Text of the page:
Pulaski Bank did not change its business approach as the housing market spiraled. “Since we’re 100% percent retail, we don’t buy from other shops or brokers,” Locke says. “We’re originating and, after closing, selling to larger investors within 60 days. So we’re having to meet the ever-changing demands of the secondary market, which is a moving target.” Warehousing loans for mortgage banks is not on Pulaski Bank’s agenda because of the added risk.
Despite his bank’s success, Locke can envision a worst-case scenario for community banks. “There is reason to be concerned when you see mortgage brokers evaporate over the past two years because we now become the low man on the totem pole,” he says. “I don’t believe our channel is threatened, but I can’t help worrying that it could be the very big banks originating mortgages at the end of the day. We’ve had excellent years the past couple of years. But when Fannie, Freddie, and even Ginnie are having difficulties, it becomes somewhat of a risk or unknown factor.”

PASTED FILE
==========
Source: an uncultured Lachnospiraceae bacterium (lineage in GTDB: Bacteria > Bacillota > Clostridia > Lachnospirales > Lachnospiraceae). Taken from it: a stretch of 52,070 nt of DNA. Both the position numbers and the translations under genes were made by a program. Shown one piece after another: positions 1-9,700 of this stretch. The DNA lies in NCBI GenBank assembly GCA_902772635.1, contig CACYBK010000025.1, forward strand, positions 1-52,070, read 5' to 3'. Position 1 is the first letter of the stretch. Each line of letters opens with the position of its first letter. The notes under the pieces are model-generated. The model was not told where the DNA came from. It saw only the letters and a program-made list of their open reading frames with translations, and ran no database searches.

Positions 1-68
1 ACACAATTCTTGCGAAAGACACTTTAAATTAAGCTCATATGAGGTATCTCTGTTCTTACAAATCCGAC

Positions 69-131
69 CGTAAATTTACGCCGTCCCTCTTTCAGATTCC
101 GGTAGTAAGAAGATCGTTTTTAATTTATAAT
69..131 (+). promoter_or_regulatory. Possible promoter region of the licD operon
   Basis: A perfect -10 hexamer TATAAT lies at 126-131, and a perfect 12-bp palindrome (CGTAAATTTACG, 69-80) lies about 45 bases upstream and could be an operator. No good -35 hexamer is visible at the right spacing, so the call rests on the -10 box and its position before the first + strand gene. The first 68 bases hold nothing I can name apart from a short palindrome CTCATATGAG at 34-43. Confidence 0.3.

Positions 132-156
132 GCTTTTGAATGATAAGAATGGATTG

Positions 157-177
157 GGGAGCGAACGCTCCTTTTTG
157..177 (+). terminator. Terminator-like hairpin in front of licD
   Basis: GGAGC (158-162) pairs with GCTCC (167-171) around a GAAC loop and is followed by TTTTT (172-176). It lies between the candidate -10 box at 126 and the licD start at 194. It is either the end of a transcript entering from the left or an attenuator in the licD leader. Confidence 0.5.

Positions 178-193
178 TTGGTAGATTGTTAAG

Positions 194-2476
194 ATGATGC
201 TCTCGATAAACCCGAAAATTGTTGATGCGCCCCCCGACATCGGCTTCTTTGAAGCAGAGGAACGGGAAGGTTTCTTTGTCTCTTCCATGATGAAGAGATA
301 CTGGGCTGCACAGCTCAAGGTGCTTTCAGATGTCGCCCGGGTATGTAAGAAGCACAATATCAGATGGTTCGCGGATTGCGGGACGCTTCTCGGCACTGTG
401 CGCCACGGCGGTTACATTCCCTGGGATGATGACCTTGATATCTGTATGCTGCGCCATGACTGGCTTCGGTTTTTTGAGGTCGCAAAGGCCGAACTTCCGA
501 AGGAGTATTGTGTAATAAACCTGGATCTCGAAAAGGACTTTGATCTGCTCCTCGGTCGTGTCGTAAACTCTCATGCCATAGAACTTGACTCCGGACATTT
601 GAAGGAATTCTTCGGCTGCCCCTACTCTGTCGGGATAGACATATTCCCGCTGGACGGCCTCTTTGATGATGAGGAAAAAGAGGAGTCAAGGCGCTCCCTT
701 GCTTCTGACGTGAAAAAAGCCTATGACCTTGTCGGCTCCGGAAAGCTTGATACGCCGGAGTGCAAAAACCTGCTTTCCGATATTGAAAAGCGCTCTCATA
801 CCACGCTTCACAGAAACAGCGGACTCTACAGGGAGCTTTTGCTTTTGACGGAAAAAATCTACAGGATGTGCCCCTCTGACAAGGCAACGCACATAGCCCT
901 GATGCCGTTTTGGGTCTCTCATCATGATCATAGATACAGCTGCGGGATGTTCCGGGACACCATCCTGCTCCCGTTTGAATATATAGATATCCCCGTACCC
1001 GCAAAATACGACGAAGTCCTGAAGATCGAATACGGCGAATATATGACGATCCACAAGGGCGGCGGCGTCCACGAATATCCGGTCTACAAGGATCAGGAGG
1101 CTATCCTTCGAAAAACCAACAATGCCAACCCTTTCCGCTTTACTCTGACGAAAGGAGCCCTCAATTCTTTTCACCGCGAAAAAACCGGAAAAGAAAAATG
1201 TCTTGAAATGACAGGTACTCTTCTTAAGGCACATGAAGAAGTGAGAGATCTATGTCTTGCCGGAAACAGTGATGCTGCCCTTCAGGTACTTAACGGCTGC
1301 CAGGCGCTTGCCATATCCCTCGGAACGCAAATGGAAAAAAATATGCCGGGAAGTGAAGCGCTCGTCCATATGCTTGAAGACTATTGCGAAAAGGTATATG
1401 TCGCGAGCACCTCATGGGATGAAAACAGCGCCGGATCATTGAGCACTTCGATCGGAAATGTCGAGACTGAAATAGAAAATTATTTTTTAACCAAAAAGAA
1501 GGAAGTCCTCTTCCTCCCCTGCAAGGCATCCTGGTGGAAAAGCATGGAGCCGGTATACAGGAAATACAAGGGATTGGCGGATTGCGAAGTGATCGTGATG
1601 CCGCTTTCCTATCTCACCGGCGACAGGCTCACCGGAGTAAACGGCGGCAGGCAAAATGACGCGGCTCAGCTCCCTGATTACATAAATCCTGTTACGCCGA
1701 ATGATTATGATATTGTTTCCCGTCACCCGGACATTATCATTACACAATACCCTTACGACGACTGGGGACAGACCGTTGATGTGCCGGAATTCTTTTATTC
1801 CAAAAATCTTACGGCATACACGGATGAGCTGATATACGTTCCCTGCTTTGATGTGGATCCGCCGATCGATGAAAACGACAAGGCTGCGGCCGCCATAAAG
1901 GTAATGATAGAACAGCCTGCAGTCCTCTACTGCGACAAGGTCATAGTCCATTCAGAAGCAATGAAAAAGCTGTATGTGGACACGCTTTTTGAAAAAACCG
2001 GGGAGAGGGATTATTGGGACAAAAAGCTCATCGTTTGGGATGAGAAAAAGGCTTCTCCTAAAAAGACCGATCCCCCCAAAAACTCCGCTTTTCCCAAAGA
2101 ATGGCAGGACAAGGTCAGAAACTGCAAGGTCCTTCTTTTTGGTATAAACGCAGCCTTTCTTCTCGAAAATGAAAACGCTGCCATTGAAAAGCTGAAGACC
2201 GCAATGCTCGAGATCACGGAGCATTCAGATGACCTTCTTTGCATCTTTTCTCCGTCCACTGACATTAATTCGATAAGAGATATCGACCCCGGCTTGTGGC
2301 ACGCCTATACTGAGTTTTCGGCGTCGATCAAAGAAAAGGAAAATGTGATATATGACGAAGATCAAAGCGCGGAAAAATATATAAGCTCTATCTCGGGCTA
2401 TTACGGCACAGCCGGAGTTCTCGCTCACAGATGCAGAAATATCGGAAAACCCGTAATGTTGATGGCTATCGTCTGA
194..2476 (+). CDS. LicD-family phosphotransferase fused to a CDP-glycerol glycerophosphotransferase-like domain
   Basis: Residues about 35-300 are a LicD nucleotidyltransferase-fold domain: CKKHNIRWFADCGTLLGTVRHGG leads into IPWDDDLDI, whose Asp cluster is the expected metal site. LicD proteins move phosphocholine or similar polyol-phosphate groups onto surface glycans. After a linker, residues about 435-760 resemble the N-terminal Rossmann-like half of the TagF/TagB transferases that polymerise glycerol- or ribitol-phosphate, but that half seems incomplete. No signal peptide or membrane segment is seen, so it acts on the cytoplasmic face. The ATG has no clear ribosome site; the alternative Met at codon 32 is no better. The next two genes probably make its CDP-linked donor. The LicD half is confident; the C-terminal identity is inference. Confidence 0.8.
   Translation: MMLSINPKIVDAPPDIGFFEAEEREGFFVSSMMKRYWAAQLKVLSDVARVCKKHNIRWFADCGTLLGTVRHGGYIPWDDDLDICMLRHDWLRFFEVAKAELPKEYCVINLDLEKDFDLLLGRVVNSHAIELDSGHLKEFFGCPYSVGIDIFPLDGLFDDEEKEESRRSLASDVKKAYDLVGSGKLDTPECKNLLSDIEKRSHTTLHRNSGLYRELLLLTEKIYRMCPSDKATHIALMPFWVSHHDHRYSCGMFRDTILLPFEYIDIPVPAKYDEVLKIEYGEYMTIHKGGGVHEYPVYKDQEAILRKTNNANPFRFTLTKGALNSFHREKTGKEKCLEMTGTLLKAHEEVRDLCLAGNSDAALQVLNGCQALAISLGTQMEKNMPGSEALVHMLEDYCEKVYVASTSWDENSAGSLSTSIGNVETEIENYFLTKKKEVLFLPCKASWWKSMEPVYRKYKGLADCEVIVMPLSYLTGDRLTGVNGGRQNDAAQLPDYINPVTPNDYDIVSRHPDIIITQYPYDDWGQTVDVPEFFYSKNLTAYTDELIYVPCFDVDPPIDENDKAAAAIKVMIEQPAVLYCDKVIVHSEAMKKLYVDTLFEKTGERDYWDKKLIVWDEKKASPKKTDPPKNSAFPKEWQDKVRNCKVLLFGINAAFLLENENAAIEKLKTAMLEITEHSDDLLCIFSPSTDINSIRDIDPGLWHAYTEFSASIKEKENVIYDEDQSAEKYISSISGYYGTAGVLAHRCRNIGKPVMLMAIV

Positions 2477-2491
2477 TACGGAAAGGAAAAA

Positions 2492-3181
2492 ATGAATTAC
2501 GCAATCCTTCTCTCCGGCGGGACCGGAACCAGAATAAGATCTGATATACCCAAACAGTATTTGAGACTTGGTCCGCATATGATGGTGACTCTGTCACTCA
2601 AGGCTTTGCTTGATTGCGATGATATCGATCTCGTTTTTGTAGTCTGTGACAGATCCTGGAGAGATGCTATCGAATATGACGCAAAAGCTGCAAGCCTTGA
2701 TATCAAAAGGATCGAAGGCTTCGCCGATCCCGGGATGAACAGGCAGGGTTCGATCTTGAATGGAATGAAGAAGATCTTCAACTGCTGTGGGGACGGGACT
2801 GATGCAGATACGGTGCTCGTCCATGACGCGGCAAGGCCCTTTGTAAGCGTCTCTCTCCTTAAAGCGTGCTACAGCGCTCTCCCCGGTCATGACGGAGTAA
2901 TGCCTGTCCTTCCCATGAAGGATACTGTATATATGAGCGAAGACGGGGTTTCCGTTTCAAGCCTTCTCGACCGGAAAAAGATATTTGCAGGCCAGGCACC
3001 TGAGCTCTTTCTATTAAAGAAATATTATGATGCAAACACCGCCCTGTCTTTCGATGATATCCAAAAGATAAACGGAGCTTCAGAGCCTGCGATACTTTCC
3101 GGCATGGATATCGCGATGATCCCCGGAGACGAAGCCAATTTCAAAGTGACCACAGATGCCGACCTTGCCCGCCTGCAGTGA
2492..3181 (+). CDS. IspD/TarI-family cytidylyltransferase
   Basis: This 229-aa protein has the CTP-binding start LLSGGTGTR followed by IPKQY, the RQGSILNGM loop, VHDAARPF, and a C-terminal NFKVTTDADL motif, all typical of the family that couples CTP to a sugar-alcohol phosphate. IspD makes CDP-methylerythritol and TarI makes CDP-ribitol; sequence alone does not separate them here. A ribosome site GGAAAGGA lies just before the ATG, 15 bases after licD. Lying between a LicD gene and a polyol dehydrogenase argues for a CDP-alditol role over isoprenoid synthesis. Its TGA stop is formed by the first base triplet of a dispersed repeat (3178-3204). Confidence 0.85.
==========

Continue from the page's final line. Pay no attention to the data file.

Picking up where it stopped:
On the other hand, he says, it could be to community banks’ advantage that so many mortgage brokers have gone out of business—about two-thirds of those operating two years ago, with the remaining one-third grappling with warehouse funding issues. “Now that FHA is on record saying they’re going to raise their minimum net-worth requirement,” he says, “that could put the other one-third out of business and drive lenders to community banks or banks in general.”
Based on Pulaski Bank’s experience—as well as that of First Shore Federal, HomeStreet, First National Bank of Ely and others—the latter prospect appears more likely. Indications are that business previously lost to specialty players is returning to community banks. “We feel that we provide a high level of service to communities and can out-hustle or out-serve national lenders,” Locke says. His colleagues certainly agree, as do increasing numbers of customers. “We‘re seeing a flight to quality,” he says, summarizing the trend. “The real estate community wants to deal with someone they can trust and who’s going to be here in a year. That bodes well for community banks in general.” BJ
The electronic version of this article available at: http://www.nxtbook.com/nxtbooks/sb/ababj0310/index.php?startid=16